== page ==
Senate Republicans offered yesterday to increase funding for poverty-related programs as part of an overall deficit-reduction compromise aimed at moving budget negotiations with House Democrats off dead-center.
But the senators continued to insist on freezing Social Security benefits for all but the poorest recipients and allowing defense spending authority to grow with inflation, agreeing only to a modest cutback in defense outlays for next year.
The offer from Senate Budget Committee Chairman Pete V. Domenici (R-N.M.) came at the end of a daylong bargaining conference, and there was no immediate response from Domenici's House counterpart, Rep. William H. Gray III (D-Pa.).
The proposed package was not expected to be acceptable to the House conferees, because of both the defense and Social Security provisions.
Senate Republicans had indicated earlier that the plan would be offered as a catalyst for serious bargaining, although Gray declared that he was anticipating a "public relations gimmick" as much as anything else.
In general, Domenici's plan would move toward the House's higher figures for poverty-related programs such as child nutrition, while continuing to demand the Senate's more restrictive figures for other domestic programs such as Amtrak and postal subsidies.
While insisting on eliminating cost-of-living increases for Social Security beneficiaries next year, Domenici agreed to add $2.1 billion in new spending to offset the effects of the freeze on low-income recipients.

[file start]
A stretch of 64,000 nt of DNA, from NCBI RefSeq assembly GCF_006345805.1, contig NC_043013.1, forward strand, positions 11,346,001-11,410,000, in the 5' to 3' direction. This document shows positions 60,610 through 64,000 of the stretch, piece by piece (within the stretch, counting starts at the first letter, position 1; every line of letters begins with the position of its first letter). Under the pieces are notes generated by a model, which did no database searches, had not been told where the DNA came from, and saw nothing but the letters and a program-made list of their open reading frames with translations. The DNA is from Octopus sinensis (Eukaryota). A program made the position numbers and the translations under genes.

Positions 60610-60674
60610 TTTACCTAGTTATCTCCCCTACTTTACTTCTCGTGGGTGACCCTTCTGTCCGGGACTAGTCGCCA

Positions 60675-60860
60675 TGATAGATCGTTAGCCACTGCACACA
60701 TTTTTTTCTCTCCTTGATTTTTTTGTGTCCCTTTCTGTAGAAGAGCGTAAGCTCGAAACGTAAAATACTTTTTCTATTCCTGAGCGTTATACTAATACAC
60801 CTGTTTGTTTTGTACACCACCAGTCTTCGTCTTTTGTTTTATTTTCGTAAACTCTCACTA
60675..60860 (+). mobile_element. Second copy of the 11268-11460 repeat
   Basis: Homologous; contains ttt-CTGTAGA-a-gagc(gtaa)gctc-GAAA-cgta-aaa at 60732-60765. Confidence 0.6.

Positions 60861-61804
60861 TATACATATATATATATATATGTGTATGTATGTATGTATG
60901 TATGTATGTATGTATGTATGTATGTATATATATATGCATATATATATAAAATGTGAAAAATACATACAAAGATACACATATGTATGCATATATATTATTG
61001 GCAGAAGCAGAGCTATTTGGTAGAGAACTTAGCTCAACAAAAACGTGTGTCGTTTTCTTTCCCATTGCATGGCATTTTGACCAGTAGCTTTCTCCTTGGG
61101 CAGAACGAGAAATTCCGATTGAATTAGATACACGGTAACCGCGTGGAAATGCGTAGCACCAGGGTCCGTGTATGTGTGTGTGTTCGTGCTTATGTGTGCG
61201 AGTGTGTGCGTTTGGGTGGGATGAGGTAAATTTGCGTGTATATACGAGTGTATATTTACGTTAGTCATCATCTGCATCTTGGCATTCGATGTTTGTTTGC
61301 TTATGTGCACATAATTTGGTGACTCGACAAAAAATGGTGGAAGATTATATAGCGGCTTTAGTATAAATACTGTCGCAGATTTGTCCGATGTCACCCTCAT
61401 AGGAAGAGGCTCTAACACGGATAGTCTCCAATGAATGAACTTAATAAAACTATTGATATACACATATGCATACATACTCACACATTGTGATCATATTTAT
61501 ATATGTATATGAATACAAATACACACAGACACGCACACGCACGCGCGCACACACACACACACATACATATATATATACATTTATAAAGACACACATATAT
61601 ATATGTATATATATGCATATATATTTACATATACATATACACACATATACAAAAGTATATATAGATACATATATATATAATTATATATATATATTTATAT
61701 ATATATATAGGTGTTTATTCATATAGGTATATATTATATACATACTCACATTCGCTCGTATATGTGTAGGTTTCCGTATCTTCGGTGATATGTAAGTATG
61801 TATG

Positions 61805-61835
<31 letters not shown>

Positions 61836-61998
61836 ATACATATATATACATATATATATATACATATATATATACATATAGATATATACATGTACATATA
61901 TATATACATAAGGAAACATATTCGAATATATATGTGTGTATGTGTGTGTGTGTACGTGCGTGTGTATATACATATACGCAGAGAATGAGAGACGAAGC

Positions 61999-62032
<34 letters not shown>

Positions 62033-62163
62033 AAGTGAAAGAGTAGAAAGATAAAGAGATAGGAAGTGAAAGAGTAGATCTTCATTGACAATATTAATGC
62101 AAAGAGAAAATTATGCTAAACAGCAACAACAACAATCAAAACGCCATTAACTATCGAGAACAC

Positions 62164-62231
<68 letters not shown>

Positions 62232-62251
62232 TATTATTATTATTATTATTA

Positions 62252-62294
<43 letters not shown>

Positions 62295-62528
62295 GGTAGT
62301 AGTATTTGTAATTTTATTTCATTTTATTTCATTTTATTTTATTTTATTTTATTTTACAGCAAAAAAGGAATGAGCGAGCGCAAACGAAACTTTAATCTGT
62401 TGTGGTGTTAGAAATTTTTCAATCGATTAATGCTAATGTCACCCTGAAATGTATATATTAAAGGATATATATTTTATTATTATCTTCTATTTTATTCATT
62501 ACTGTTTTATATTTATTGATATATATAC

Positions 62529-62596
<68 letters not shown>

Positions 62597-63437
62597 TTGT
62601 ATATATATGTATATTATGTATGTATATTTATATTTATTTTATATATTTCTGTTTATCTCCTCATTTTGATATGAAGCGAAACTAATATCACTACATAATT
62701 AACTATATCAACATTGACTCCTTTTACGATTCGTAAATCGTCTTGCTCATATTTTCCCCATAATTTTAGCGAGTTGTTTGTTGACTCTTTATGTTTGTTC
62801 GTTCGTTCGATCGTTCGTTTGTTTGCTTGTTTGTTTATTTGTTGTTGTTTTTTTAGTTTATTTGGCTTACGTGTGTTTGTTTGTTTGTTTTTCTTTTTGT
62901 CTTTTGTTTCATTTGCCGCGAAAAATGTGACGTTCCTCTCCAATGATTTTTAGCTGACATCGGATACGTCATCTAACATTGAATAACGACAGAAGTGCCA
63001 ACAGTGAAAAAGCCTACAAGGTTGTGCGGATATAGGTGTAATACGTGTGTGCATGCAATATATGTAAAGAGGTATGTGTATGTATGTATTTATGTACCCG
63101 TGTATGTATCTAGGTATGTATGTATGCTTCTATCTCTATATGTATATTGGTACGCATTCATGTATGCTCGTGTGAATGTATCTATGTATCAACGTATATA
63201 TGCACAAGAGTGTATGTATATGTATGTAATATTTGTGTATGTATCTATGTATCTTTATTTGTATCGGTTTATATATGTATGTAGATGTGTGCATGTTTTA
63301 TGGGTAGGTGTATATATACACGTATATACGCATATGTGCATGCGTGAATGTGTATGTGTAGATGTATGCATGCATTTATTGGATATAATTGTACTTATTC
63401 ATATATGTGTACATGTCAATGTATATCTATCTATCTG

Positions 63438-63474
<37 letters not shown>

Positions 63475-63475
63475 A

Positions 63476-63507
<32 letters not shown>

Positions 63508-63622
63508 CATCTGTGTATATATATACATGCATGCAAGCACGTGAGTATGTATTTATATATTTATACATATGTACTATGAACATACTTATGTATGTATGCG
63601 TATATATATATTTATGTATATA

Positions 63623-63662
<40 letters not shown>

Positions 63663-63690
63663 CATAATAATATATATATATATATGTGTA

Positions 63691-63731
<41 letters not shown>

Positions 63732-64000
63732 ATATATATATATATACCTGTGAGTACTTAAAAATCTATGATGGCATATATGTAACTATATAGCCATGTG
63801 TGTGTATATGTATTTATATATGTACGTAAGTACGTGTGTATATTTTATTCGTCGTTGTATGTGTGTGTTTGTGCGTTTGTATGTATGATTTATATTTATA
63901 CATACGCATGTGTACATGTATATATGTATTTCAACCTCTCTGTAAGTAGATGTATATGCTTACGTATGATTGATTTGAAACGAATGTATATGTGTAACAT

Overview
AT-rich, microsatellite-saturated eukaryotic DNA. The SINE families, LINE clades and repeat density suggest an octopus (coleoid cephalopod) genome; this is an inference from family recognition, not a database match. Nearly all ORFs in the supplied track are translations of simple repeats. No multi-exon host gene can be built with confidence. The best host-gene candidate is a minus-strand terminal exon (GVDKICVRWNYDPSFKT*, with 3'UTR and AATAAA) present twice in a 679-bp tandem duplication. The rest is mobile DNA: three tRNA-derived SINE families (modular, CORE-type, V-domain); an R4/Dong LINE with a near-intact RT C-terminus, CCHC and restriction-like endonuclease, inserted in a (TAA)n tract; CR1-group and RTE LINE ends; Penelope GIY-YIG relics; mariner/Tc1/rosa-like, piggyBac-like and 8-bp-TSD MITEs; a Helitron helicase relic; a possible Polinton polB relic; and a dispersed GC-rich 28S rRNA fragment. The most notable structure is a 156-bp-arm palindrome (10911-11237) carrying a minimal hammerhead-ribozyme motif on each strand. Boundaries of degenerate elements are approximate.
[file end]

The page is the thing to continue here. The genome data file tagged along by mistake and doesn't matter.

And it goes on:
"It still constitutes a violation of President Reagan's campaign promise" against tampering with Social Security benefits, said House Majority Leader James C. Wright Jr. (D-Tex.).
Regarding defense, Domenici said he would split the difference with the House on anticipated fiscal 1986 outlays, a largely cosmetic change that would not affect the Senate's original proposal to let defense spending authority grow with inflation.
The House, by contrast, has proposed a freeze in defense spending authority.
Spending authority -- total obligations spread over several years -- is the important Defense Department figure as opposed to outlays, which govern only what is spent in a particular year.
The Reagan administration originally asked for an increase of 6 percent in spending authority for defense after accounting for inflation and has indicated it will not compromise further.
Under Domenici's new plan, deficits would be reduced by $60 billion next year, slightly higher than the $56 billion approved earlier by the House and Senate. Over three years, it would cut deficits by $302 billion, compared with three-year totals of $259 billion from the House and $295 billion from the Senate.
The plan would produce a deficit of $167.6 billion next year, declining to $101.4 billion after three years, more or less in line with the goal of cutting deficits in half by fiscal 1988.
Domenici's offer came after more than a week of shadowboxing by the conferees that resulted in agreement on no major programs.
In offering the comprehensive compromise, Domenici said, "There is no other way to do it. There is no way we can resolve this piecemeal." Asked what would happen if it was rejected, he said, "We'll just have to wait and see."